Console hacker not so chipper at £5,000 fine
By Matt Whipp
Posted on 8 Dec 2006 at 13:00
A UK man has been found guilty of modifying games consoles and ordered to pay more than £5,000 and serve a 120 hour community service charge.
Stephen Fitzgerald of Torridon Road, Bolton, was sentenced by Carlisle Crown Court 23 November for his while-you-wait 'chipping' activities which he carried out at computer fairs and via a website 'www.mods-and-sods.co.uk'.
'Chipping' is the practice of altering games consoles in order to get around copy-protection technologies, thus allowing pirated games to be played and disabling the region-coding for DVD playback.
Fitzgerald pleaded guilty to nine charges relating to 'chipping' games consoles, contrary to the Copyright Designs and Patents Act 1988 (copyright circumvention offences) and ordered to pay £2,500 towards prosecution costs. He was also subject to a Proceeds of Crime Act (2002) confiscation order for £2,710, to be paid by 23rd May 2007, or face three months in jail.
The maximum penaly is two years imprisonment and an unlimited fine.
Fitzgerald had previously argued that a console game was merely a computer program and not subject to the copyright protection afforded to artistic works, animation, music and film. However, the court found otherwise.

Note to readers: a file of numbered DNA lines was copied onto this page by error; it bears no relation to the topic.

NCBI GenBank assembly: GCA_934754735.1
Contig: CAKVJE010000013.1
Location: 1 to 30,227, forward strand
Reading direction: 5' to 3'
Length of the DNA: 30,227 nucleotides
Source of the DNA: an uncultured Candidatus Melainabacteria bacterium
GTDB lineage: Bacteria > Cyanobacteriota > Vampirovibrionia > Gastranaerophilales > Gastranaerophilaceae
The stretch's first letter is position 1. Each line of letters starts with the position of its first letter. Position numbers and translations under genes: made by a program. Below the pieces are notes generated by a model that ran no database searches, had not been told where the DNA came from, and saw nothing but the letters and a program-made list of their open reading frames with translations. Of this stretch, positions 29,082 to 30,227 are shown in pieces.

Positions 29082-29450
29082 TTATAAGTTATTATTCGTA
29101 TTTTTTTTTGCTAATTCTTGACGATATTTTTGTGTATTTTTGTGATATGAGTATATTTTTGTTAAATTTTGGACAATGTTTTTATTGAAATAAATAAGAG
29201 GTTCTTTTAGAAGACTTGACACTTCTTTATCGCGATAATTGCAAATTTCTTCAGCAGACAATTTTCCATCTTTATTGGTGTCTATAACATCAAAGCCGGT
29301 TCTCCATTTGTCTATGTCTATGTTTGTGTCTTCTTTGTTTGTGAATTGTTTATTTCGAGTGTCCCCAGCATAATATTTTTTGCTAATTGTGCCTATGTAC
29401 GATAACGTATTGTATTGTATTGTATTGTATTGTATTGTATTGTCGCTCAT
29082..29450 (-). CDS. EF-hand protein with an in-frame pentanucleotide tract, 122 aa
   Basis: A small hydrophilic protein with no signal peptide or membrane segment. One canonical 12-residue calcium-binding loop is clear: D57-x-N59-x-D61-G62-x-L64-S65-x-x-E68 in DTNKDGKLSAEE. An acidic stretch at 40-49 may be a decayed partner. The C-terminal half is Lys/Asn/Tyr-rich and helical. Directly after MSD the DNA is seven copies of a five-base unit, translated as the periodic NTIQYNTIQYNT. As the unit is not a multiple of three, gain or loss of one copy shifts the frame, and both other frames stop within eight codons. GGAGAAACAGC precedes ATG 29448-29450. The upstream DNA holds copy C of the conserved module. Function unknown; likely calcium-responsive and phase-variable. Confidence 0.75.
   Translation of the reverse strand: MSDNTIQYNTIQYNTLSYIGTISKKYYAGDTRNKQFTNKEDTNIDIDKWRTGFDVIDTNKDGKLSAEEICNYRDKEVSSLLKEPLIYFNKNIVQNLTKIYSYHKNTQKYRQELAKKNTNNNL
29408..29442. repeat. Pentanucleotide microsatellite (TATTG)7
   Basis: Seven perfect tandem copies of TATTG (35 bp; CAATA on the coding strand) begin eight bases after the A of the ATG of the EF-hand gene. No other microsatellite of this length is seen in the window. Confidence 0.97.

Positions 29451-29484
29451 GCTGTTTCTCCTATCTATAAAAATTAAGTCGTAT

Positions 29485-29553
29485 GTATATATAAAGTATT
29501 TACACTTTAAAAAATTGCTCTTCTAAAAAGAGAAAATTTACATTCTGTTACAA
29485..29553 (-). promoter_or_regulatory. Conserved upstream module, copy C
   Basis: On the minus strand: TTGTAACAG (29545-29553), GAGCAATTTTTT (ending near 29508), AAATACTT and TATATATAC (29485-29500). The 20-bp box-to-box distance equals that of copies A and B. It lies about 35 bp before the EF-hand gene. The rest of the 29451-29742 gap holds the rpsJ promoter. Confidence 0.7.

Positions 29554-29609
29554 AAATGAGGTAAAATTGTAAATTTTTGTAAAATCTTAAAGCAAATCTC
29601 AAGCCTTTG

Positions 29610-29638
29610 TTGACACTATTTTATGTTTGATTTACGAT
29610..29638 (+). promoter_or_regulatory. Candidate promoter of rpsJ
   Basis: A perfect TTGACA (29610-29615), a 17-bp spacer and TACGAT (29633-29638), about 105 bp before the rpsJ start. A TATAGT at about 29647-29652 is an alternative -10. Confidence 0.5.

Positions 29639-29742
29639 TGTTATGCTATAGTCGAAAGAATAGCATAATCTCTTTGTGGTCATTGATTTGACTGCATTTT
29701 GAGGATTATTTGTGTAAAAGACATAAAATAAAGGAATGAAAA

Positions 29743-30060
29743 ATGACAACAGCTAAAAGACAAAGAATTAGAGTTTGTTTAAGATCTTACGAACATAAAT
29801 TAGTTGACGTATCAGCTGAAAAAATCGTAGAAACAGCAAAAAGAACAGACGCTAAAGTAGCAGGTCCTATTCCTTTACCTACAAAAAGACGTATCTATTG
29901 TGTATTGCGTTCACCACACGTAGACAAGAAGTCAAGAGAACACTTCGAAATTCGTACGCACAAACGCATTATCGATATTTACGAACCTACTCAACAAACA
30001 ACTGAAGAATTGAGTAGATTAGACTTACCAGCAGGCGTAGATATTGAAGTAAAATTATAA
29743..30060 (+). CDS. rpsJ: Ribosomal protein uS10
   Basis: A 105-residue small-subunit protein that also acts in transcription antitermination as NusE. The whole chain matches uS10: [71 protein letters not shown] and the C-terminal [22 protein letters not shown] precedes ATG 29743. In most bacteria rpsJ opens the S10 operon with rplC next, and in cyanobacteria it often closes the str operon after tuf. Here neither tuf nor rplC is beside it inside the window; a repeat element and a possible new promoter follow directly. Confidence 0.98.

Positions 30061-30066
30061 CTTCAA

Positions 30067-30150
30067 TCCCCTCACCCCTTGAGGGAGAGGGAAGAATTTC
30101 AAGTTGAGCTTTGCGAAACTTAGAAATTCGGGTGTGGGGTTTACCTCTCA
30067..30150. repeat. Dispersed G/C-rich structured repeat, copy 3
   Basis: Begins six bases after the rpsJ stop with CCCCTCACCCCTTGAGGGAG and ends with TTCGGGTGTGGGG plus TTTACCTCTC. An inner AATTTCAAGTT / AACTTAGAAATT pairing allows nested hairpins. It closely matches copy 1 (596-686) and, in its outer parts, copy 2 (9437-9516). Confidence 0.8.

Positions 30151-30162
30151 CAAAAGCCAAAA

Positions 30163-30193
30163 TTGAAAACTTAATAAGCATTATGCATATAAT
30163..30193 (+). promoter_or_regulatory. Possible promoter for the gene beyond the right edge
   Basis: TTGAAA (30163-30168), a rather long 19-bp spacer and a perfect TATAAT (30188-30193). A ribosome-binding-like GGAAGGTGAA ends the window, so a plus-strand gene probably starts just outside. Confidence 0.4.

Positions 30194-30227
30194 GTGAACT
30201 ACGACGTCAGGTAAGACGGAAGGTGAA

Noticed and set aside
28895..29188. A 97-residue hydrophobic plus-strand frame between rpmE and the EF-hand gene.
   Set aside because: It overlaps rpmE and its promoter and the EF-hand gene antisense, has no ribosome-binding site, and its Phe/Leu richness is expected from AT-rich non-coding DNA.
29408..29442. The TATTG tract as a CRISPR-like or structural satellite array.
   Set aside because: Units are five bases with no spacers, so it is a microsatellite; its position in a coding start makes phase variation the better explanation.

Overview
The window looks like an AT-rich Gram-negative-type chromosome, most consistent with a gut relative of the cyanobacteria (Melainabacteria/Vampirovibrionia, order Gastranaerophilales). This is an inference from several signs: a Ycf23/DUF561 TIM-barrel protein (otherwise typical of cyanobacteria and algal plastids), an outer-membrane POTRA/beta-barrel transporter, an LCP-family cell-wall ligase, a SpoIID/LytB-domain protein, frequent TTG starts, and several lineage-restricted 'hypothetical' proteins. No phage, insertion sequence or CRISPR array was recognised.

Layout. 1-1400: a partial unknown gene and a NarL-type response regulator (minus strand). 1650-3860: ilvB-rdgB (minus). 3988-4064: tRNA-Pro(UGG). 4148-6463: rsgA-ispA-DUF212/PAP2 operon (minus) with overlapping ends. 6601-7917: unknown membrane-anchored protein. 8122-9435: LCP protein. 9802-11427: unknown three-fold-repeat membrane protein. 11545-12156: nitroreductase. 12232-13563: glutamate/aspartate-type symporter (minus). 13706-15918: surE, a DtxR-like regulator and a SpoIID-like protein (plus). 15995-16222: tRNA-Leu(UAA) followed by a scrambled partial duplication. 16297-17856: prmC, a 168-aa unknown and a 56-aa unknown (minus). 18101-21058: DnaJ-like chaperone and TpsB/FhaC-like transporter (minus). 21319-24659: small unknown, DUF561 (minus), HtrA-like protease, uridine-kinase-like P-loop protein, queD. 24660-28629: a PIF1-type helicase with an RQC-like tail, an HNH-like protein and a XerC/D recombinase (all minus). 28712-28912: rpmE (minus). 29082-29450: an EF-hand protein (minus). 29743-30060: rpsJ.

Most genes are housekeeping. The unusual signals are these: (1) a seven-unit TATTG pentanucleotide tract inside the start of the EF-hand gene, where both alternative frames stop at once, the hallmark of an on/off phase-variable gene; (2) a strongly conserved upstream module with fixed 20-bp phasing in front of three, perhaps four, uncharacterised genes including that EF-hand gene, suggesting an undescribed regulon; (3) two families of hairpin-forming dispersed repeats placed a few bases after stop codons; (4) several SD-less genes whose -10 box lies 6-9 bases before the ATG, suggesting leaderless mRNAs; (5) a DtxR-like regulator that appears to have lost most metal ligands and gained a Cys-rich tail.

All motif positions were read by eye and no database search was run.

Michael Rawlinson, managing director of ELSPA (Entertainment & Leisure Software Publishers Association), said: 'We have always believed that 'chipping' consoles is a clear criminal offence and the result of this case has confirmed it. This means that people who modify games consoles to enable them to play copied games will now face the full force of criminal law which can lead to substantial fines or even imprisonment.'
- Flickr redesign: is it enough to tempt photographers back?
- Hands on with the new Google Maps
- Nokia Lumia 925 review: first look
- Why I won't subscribe to Creative Cloud
- GoPro camera strapped to a remote-control helicopter: the ultimate boy's toy
- Acer Iconia A1 review: first look
- Acer Aspire P3 review: first look
- Acer Aspire R7 review: first look
- How we produce the PC Pro podcast
- Google Now draining iPhone battery
- The ICO's shame-faced u-turn on cookies
- Start8 and ModernMix: making Windows 8 work on a desktop
- How to boost your mobile reception
- How to fix Facebook: Social Fixer
- Taking the stress out of WordPress updates
- Where to download free web fonts
- Turn your tablet into a Sky+ remote control
- How to measure the success of a new IT system
- Three years on: the state of the tablet market
- Windows 8: what works and what doesn't